In the Kitchen:
Ellen’s Fabulous Chicken Broth
Guest Article: © The material on this page is copyright by Ellen Ussery, January 2008 and May 2012. It is an update of an article first published in the February/March 2008 issue of Backyard Poultry Magazine, with modifications based on her evolving techniques with this fundamental recipe. Ellen also published a description of her broth-making techniques in the chapter “Poultry in the Kitchen” of Harvey’s book The Small-Scale Poultry Flock.
The best use for old hens declining in productivity is the making of broth. As advised in the article on butchering, you should clean and save the feet when you slaughter your birds. (You can save the heads as well, but always save the feet.) There is no more valuable addition to the stockpot.
This revision of Ellen’s original article was posted to the site May 18, 2012.
Chicken broth is not only a delicious base upon which to build a flavorful soup or sauce—it is an extremely nourishing food. When properly prepared by slow gentle cooking, the bones and connective tissues are broken down into nutrients easily utilized by the body:
- Mineral salts not only build bone, but are essential in countless metabolic functions.
- Gelatin provides the amino acid glycine, which aids digestion by enhancing gastric acid secretion and supports the liver in its function of detoxification. Though not itself a complete protein, gelatin helps the body more fully utilize protein from other foods.
- Glycosaminoglycans naturally adhere to collagen throughout the body, thus strengthening the health of the skin, joints, and every organ.
Historically, broth has been the first food offered to invalids on their path to recovery. Should it be surprising that modern research has confirmed traditional wisdom: Chicken broth does indeed help prevent and moderate colds and flu.
What follows is not so much a recipe as some guidelines about how I make chicken broth now, based on my own experimentation and requirements. I will also tell you how I used to make it, and why I made the changes. I think it will be helpful to understand the possibilities, then experiment with your own chickens and your own lifestyle. If you can find a method that fits comfortably into your schedule, you will be more likely to make it on a regular basis. But let me say up front that it is almost impossible to make a failed chicken broth. Once, I added too much water relative to the amount of chicken parts I was using. But even this was still usable as a soup base. I just had to add more flavoring ingredients to the final soup.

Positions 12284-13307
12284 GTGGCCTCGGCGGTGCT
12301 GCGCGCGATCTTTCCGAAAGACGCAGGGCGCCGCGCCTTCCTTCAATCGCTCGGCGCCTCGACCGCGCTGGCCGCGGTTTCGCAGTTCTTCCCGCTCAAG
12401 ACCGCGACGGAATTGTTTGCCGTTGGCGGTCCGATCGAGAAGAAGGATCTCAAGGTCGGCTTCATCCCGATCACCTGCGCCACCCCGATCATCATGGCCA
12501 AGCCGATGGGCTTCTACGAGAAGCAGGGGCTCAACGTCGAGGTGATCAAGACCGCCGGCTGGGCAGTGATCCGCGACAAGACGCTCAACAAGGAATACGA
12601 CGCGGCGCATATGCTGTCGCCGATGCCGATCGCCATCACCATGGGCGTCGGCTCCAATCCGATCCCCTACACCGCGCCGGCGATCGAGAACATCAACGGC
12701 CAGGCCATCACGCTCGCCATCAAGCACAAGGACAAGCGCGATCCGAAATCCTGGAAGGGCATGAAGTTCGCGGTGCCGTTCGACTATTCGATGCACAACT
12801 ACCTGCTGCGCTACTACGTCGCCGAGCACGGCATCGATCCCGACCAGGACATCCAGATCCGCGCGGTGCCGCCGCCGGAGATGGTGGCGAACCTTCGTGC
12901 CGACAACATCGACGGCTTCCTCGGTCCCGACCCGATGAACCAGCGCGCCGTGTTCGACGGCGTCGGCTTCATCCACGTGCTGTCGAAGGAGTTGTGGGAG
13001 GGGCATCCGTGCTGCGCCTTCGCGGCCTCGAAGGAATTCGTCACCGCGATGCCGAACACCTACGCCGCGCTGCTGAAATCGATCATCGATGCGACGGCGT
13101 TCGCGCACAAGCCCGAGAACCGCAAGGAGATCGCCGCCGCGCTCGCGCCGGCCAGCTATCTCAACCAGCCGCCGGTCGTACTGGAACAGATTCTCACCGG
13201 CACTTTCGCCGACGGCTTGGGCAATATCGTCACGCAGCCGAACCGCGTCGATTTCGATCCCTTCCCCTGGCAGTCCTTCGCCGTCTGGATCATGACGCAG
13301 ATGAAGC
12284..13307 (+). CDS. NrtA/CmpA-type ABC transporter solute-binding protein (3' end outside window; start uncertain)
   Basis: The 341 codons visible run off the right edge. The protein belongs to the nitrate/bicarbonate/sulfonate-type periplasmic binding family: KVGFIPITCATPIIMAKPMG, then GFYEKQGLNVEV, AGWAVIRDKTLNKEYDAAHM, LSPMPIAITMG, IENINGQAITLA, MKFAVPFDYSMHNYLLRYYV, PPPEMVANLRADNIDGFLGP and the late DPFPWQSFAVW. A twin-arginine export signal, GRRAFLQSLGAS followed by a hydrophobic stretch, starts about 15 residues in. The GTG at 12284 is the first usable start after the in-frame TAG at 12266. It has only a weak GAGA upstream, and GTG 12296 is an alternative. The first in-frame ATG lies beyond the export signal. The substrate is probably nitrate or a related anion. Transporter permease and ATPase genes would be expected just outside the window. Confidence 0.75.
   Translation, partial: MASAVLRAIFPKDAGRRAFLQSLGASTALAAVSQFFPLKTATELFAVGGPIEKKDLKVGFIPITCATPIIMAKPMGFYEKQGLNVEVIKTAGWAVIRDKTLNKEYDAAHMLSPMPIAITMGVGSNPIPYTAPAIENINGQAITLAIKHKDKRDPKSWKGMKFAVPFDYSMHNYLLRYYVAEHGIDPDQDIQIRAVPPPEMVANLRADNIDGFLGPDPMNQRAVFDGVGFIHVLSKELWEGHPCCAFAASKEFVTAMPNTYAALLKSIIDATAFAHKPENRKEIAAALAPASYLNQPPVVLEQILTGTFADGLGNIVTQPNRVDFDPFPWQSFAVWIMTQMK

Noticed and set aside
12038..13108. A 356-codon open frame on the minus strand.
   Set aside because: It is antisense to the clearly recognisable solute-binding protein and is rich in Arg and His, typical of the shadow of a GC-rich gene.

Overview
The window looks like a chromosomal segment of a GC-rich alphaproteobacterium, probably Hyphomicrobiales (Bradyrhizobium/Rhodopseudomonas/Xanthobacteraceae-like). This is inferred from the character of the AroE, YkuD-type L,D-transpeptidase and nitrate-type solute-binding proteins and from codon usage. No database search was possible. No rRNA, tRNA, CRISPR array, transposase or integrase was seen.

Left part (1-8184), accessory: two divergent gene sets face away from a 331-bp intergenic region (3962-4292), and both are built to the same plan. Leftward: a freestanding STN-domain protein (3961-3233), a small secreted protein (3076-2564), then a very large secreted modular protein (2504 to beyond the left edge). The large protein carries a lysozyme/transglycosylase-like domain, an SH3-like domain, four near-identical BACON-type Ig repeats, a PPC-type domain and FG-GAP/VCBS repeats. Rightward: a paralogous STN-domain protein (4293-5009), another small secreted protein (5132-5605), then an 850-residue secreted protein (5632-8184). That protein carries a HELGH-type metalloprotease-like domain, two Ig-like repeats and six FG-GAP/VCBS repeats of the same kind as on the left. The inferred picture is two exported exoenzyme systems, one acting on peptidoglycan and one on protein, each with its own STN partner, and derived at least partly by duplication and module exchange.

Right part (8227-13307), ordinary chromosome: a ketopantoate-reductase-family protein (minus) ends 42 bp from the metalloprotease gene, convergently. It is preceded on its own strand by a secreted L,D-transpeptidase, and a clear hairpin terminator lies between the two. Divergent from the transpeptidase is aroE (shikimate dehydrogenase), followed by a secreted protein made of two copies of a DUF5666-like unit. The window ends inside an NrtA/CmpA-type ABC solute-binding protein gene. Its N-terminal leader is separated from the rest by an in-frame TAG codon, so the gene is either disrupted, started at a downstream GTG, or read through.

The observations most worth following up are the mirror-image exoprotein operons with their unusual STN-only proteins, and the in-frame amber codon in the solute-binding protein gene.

Of course, the quality of your chickens is of primary importance—if you have raised them yourself, you are off to the best possible start. When slaughtering your chickens, be sure to clean and save the feet, which contribute a lot of collagen (a source of that all-important gelatin)—a component of all bones, muscles, skin, and tendons. If you don’t save them for your dog to eat raw, you can use other “spare parts” such as necks, hearts, gizzards (even the heads). If you cut the chickens into serving pieces and do not want to eat the backs, you can reserve them as well for broth-making. In addition, the carcasses of cooked birds such as roast chicken can be saved. We hold all these ingredients in the freezer wrapped tightly in plastic until ready to make broth.
I usually start with a whole stewing hen, the older the better—an older hen has more collagen and more flavor. I surround it in the pot with as many of the above ingredients as I have on hand, then cover, just barely, with water. Occasionally I use only lots of feet plus recycled bones of previously cooked birds. But in either case, I use pruning shears (the same Felco No 2 pruner which Harvey reserves for butchering chickens) to cut open all the long bones, to enhance extraction and help form a good gel. I add two tablespoons of vinegar per gallon of water and let sit for an hour. This soak in the acidulated water helps to extract the minerals. I then bring it to a boil and carefully skim off the scum that rises to the surface. After that, I reduce the heat for the gentlest possible simmer, and cook until a poke with a fork indicates that the meat will easily come off the bone. The length of time this takes will vary, depending on the age of your chicken. The older, more flavorful chickens may take six to ten hours or more, whereas a young bird might be ready in an hour or two. At this point, I take out the stewing hen, or whatever fresh chicken parts I started with, let them cool slightly, and remove the meat, which I reserve for later use. Note that you need to be careful that no tiny bones remain in the meat.
At this point, I should say that I used to cook the broth in a huge stockpot. But recently I have been using a two-gallon slow cooker. This way I have no worries about the flame going out on my gas stove during the long cooking. Other benefits are the slow cooker’s timer, and easier meal preparation when I don’t have to contend with a crowded stovetop.